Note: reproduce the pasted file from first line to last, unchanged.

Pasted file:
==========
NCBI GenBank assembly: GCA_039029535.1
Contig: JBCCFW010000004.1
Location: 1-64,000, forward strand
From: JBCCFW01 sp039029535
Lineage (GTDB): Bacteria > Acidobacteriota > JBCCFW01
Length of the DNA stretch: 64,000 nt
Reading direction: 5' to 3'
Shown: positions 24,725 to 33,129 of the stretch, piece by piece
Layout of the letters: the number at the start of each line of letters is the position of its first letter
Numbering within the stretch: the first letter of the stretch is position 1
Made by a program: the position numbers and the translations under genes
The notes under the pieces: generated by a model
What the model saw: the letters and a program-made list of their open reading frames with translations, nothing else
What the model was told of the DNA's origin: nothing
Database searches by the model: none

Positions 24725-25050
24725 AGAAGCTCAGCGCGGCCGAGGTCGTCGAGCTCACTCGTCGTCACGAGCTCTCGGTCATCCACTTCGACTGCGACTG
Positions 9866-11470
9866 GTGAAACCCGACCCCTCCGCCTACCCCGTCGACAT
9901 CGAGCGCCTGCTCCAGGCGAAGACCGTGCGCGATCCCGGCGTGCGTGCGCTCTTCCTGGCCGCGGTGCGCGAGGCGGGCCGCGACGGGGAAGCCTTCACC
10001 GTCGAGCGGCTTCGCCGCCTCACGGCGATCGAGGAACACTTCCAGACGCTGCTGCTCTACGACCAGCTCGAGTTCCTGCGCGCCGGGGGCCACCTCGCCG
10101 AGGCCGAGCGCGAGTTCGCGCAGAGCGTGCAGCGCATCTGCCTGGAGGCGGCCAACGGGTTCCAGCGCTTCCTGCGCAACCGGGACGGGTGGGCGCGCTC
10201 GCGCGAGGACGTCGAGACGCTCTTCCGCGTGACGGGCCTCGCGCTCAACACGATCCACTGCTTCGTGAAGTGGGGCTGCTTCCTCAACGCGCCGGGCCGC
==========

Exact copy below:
NCBI GenBank assembly: GCA_039029535.1
Contig: JBCCFW010000004.1
Location: 1-64,000, forward strand
From: JBCCFW01 sp039029535
Lineage (GTDB): Bacteria > Acidobacteriota > JBCCFW01
Length of the DNA stretch: 64,000 nt
Reading direction: 5' to 3'
Shown: positions 24,725 to 33,129 of the stretch, piece by piece
Layout of the letters: the number at the start of each line of letters is the position of its first letter
Numbering within the stretch: the first letter of the stretch is position 1
Made by a program: the position numbers and the translations under genes
The notes under the pieces: generated by a model
What the model saw: the letters and a program-made list of their open reading frames with translations, nothing else
What the model was told of the DNA's origin: nothing
Database searches by the model: none

Positions 24725-25050
24725 AGAAGCTCAGCGCGGCCGAGGTCGTCGAGCTCACTCGTCGTCACGAGCTCTCGGTCATCCACTTCGACTGCGACTG
Positions 9866-11470
9866 GTGAAACCCGACCCCTCCGCCTACCCCGTCGACAT
9901 CGAGCGCCTGCTCCAGGCGAAGACCGTGCGCGATCCCGGCGTGCGTGCGCTCTTCCTGGCCGCGGTGCGCGAGGCGGGCCGCGACGGGGAAGCCTTCACC
10001 GTCGAGCGGCTTCGCCGCCTCACGGCGATCGAGGAACACTTCCAGACGCTGCTGCTCTACGACCAGCTCGAGTTCCTGCGCGCCGGGGGCCACCTCGCCG
10101 AGGCCGAGCGCGAGTTCGCGCAGAGCGTGCAGCGCATCTGCCTGGAGGCGGCCAACGGGTTCCAGCGCTTCCTGCGCAACCGGGACGGGTGGGCGCGCTC
10201 GCGCGAGGACGTCGAGACGCTCTTCCGCGTGACGGGCCTCGCGCTCAACACGATCCACTGCTTCGTGAAGTGGGGCTGCTTCCTCAACGCGCCGGGCCGC